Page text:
Price discrimination

Activity: Read the following Twitter thread (also available here).

Activity: Complete the India Worksheet, April 2019 or complete this India Quiz
Lecture handout: India DB*

Textbook Reading: Chapter 1 (Section 1.3; pp. 30-38) and Chapter 4 (Section 4.3; pp. 112-122)

The main concepts from this session – elasticity and price discrimination – lend themselves beautifully to practical implications. A nice application is an identification of the price, income, and cross price elasticities of various products. That said, I think it’s easy to misuse these concepts. Cross price elasticity is in part captured already in price elasticity (since a chief determinant of price elasticity is the availability of substitutes) and there can be an unfortunate tendency to use income elasticity labels inappropriately. I do not believe in any inherent distinction between “necessities” and “luxuries” – as Mary Douglas said, “there will always be luxuries, for rank must be marked” 1979 [1996] p.85). Income elasticities are better assigned to social groups, rather than the goods themselves.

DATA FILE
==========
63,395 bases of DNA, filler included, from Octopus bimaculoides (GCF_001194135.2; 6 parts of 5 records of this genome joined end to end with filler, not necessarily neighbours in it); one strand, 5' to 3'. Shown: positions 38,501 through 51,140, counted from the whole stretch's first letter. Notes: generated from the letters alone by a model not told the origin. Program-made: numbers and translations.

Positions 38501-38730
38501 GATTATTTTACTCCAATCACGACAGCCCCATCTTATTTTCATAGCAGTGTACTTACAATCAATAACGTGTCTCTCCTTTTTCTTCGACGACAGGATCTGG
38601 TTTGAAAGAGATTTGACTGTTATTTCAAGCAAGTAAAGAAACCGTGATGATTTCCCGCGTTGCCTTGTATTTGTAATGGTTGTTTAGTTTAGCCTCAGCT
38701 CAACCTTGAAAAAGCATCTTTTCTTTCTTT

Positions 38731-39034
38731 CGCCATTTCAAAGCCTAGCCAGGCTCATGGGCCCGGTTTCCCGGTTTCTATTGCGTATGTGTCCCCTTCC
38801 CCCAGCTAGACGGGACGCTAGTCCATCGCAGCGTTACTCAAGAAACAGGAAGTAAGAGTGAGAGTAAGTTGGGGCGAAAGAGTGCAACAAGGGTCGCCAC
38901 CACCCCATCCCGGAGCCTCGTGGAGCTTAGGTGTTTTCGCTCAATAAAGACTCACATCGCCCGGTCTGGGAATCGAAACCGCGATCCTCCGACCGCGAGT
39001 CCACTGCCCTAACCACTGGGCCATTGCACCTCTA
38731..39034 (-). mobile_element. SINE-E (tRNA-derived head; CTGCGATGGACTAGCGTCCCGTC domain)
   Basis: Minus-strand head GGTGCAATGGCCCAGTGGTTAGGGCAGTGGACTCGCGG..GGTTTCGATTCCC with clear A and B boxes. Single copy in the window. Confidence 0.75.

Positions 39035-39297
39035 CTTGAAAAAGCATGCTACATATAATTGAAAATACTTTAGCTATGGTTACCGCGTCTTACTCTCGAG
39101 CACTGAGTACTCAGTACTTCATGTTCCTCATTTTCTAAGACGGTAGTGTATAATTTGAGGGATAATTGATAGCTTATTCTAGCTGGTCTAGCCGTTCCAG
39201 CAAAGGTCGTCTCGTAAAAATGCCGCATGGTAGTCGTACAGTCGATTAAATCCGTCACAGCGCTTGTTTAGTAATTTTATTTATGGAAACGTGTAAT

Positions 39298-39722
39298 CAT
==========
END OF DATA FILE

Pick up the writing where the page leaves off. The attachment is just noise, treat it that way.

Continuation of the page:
Activity: Elasticity Assignment (30 points!)

Here’s a nice example of price discrimination:

I use Mr Busy and Mr Savvy as examples rather than the female versions because I find the “Little Miss” designation to imply subservience. Also, there isn’t a direct equivalent for both. Although there is a Little Miss Busy (even though the picture is not as evocative of busyness as Mr Busy) there is no Little Miss Savvy. There is a Mrs Thrifty, which works well, but she only appears as a minor character (as the wife of Mr Thrifty).and doesn’t look very thrifty. There is an alternative, and obviously fake “Little Miss Thrifty” (pictured) but she doesn’t look thrifty either. Liking shopping is probably the opposite of thriftyness! That’s why I stick with the men.

The following is a great resource on price discrimination

How price discrimination relates to airlines, see:

In March 2024 Legoland announced that they would adopt a surge pricing model. They should have announced a model of “heavy discounts for off-peak times”, because that is the same thing, but surge pricing seems to be the (unpopular) term.

Also see this video on the concept of bundling:

And the concept of tying (from Alex Tabarrok):

Group activity: Wembley Stadium, July 2012
Learning Objectives: Understand different techniques for price differentiation. See the relationship between revenue and elasticity

Cutting edge theory: The case includes a discussion of PWYW pricing models

Focus on diversity: The case is set in India